posted on Mar, 3 2014 @ 01:47 AM
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hoghead cheese

SLAYER69
THE FIRST COMPUTERS, LASERS, ROBOTS, AND MORE: ANCIENT INNOVATIONS FROM OUR DISTANT ANCESTORS

We often think of our distant ancestors--and not for nothing --as superstitious savages who worshipped the sun and the moon and lived in ignorance of the finer workings of the universe.


I thought I'd share with a fresh look and interesting perspective. It covers many of the things we've discussed over the yeas here at ATS. I appreciate the fact that the writer does a wonderful job of taking a different look and compiles what many of us have suspected as a somewhat lost Ancient past. No, you wont find a microchip buried in some tomb. What you will notice is that he pulls together many well known items that when presented separately seem just interesting curiosities but when presented in this manner creates a very intriguing picture of our past.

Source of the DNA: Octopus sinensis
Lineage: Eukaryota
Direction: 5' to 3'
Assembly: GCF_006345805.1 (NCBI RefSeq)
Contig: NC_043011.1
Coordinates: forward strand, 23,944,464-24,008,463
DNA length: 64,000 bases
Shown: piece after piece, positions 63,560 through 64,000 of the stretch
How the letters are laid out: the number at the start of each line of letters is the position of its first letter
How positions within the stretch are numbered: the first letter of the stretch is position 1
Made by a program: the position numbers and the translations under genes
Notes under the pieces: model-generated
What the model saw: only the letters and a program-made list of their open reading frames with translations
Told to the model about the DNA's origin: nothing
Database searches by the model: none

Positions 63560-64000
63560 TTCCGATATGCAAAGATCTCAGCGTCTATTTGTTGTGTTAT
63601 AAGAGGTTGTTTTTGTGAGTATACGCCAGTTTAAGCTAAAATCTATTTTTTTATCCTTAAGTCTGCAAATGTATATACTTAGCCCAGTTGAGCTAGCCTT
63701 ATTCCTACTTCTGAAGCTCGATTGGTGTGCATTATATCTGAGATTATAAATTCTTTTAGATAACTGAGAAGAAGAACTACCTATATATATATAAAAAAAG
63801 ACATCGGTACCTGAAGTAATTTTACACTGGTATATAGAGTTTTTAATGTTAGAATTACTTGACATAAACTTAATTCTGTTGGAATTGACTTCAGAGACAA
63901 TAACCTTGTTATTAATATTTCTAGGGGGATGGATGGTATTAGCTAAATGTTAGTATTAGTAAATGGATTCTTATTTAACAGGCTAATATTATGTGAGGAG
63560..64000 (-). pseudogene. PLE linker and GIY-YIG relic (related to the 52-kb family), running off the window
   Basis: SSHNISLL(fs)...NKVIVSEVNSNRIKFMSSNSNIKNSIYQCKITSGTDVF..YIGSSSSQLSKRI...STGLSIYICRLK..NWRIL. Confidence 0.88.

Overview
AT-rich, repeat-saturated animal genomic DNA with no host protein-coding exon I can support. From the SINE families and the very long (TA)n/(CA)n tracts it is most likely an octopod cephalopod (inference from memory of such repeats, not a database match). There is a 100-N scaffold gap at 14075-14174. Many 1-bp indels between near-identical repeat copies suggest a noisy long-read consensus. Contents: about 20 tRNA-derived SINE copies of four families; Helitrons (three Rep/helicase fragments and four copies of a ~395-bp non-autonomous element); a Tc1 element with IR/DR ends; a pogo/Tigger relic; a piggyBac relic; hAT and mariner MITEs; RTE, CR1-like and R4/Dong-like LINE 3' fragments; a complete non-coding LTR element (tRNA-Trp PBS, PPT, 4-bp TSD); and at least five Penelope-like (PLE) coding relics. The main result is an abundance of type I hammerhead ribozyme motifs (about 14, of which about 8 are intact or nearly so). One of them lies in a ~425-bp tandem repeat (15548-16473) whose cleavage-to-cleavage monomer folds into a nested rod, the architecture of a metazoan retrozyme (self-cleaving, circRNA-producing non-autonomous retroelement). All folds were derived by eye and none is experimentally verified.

COMPUTERS

“The more we learn about it the more ingenious it seems,” says Alex Roland, a professor emeritus of history of technology and military history at Duke University. “It was indeed a kind of computer.”



LASERS

They weren’t quite lasers as we know them, but the ancients definitely had a concept--and likely some prototypes--of directed energy rays. Legend has it that the same Archimedes who built ancient computers used a set of mirrors to burn enemy Roman ships when they approached his native city of Syracuse in 214 BCE. Recent experiments have shown that this was possible, but critics say it was hardly very practical, since it would only work in ideal weather and under carefully controlled conditions.



ROBOTS